On August 30, 2022, the Government of Canada's Task Force on Flood Insurance and Relocation (the "Task Force") released a report titled Adapting to Rising Flood Risk: An Analysis of Insurance Solutions for Canada. The report's primary objective is to provide insights and recommendations for the development of a national flood insurance program. A summary of the Task Force's findings are discussed below.
Flooding has been Canada's most common and costliest disaster in the 21st Century. Prior to 1995, only three times in Canadian history had annual losses from flooding reached $500 million (when adjusted for inflation), whereas between 2013 and 2017, total losses in Canada from flooding were estimated to be $16.4 billion. Climate change has played an important role, as warmer temperatures have increased the chance of major rainfalls. Major cities, such as Montreal, Toronto and Vancouver are not adequately prepared to deal with major floods, and those living by any major body of water are at a heightened risk.
Uninsured losses are also growing, leaving Canadians more vulnerable. Globally, the gap between economic losses and insured losses grew to $231 billion in 2020. Similarly in Canada, more than 50% of losses from flooding have been uninsured in recent years. Future risks remain concentrated in a small number of properties, as 90% of the financial flood risk resides in 10% of properties in Canada. Most people who are affected are from traditionally disadvantaged groups, exacerbating the problem. Many high risk homes are critically underinsured, or have no insurance at all due to high premiums. Sometimes homeowners are unaware that they are underinsured due to confusing policy language.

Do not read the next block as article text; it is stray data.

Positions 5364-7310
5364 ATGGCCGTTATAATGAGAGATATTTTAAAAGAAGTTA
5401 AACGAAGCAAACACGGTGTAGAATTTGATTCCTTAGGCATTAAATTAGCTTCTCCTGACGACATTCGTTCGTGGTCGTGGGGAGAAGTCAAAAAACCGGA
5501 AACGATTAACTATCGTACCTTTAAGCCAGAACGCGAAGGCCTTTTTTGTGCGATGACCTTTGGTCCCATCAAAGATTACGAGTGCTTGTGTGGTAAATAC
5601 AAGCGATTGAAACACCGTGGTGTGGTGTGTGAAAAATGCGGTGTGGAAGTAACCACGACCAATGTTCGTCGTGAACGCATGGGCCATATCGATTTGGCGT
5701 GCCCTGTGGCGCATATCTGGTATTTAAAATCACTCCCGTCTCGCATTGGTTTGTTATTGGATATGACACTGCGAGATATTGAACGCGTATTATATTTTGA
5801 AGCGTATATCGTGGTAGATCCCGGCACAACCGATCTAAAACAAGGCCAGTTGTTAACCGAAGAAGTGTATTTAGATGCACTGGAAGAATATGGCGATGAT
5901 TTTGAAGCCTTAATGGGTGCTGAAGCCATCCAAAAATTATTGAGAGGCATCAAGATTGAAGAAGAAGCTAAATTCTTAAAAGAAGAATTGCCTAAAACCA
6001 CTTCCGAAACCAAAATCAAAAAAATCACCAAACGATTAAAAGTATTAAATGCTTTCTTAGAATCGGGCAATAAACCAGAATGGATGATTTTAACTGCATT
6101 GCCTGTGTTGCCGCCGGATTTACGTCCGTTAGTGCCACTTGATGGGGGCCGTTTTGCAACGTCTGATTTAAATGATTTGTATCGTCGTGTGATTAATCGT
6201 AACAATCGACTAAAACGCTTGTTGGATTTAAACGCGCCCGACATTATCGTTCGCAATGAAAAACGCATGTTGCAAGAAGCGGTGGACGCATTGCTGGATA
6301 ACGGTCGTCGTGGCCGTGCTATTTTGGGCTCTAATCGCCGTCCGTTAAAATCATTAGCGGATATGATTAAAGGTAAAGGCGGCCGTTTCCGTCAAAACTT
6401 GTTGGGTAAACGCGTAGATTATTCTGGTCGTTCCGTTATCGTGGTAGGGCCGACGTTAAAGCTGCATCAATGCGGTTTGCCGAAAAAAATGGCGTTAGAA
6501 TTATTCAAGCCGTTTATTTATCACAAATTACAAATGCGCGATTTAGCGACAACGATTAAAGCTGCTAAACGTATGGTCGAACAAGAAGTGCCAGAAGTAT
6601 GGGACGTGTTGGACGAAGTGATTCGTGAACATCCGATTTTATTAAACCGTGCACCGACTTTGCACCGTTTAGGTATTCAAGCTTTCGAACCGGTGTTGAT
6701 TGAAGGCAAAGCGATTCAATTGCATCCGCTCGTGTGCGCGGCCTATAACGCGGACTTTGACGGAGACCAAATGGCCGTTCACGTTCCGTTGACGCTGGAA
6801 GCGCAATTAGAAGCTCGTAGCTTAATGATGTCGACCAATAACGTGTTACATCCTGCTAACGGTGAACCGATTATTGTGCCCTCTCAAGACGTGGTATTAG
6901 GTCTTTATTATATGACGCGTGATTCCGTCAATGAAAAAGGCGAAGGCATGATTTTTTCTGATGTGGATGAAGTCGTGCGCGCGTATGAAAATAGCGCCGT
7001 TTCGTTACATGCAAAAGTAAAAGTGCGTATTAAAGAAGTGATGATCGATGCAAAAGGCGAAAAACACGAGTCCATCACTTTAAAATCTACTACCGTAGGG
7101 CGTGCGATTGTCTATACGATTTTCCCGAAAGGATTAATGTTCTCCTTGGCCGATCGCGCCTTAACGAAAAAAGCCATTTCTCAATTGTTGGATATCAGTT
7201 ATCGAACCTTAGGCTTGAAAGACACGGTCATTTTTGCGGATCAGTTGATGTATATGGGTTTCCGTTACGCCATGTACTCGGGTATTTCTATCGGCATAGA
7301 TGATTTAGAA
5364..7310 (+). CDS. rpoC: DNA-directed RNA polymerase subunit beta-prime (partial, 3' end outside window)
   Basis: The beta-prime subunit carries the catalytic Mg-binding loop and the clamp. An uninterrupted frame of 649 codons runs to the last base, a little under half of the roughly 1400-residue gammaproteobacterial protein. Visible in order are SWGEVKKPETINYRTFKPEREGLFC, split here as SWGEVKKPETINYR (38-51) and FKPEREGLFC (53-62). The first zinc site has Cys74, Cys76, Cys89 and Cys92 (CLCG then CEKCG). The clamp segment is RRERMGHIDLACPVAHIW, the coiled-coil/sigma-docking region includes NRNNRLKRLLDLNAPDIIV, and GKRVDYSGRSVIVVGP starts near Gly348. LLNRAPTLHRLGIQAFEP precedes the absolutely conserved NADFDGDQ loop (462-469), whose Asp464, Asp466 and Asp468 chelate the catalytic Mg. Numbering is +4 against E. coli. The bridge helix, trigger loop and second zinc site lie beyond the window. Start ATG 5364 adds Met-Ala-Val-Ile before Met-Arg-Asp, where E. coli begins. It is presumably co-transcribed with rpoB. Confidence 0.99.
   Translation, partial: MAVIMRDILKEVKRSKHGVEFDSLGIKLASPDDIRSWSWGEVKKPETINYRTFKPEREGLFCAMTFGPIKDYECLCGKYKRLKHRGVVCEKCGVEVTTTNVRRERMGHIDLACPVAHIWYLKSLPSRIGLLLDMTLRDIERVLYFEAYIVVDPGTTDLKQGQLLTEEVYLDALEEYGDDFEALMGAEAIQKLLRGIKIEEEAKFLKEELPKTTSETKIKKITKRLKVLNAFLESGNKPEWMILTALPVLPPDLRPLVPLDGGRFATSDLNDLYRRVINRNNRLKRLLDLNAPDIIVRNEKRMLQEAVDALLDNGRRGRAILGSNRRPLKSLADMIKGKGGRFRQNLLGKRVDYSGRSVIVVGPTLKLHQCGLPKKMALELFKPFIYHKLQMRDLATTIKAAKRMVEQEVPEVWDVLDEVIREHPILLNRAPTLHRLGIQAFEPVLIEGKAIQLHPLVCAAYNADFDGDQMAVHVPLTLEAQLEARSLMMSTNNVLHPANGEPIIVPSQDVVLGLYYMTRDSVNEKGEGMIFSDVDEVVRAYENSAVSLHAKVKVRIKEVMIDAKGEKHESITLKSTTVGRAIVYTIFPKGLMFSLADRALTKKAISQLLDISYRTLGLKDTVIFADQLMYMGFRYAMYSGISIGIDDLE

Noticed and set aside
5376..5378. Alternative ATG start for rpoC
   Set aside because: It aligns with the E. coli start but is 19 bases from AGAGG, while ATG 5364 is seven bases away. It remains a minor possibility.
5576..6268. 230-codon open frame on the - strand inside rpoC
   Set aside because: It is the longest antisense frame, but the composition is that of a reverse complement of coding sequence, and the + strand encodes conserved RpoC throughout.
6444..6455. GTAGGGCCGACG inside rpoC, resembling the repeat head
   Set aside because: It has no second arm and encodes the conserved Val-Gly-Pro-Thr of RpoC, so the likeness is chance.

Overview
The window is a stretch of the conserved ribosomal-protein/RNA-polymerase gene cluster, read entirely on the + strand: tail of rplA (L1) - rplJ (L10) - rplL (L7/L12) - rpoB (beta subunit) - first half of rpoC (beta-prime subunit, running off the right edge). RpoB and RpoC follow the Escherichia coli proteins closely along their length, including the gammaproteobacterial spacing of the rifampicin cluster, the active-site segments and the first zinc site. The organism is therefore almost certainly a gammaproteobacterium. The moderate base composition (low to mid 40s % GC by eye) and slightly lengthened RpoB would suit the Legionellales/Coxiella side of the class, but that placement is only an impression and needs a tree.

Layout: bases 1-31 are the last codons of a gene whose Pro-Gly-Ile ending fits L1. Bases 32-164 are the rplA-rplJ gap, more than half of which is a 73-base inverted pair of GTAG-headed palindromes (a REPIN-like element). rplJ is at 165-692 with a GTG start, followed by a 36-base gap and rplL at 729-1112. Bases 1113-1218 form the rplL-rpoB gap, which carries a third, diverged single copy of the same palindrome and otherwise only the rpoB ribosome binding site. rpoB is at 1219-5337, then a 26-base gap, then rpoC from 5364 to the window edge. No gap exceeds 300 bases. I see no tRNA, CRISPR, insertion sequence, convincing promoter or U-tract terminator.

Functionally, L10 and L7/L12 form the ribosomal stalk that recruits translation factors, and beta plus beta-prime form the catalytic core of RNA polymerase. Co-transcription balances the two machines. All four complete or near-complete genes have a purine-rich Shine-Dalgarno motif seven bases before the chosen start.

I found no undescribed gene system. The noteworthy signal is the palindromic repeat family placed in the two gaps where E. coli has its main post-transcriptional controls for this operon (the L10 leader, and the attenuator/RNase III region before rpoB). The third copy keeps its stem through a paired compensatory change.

The report concludes that it is unsustainable for the government to continuously fund major recovery costs. Instead, Canadians must learn to "live with water", and having a well-designed national flood insurance program would significantly reduce the risk of doing so.
Based on an examination of flood programs in other countries including Australia, France, the United Kingdom and the US (some of which are described in our prior bulletin), the Task Force identified the following 4 themes for the development of a national flood insurance program in Canada:
- removing uncertainty around insurance and where potential risks lie;
- focusing on market penetration, including collaborating with insurers to manage financial risk and providing incentives to join the program;
- ensuring insurance is affordable, which may include a universal definition of flooding and ensuring high risk areas have access to affordable insurance; and
- being conscious of moral hazards, which could include drafting clearer insurance policies with minimum deductibles.
The Task Force then developed 6 related policy objectives:
- provide adequate and predictable financial compensation for residents in high risk areas;
- incorporate risk-informed price signals that promote risk-appropriate land use, mitigation and flood resilience, including pricing flood risk in an efficient and transparent manner;
- affordability to residents in high risk areas, with special consideration for marginalized, vulnerable and/or diverse populations;
- availability for those at high risk;
- maximum participation of residents in high risk areas; and
- value for money.
These policy objectives, in turn, led the Task Force to examine four potential models for a national flood insurance program.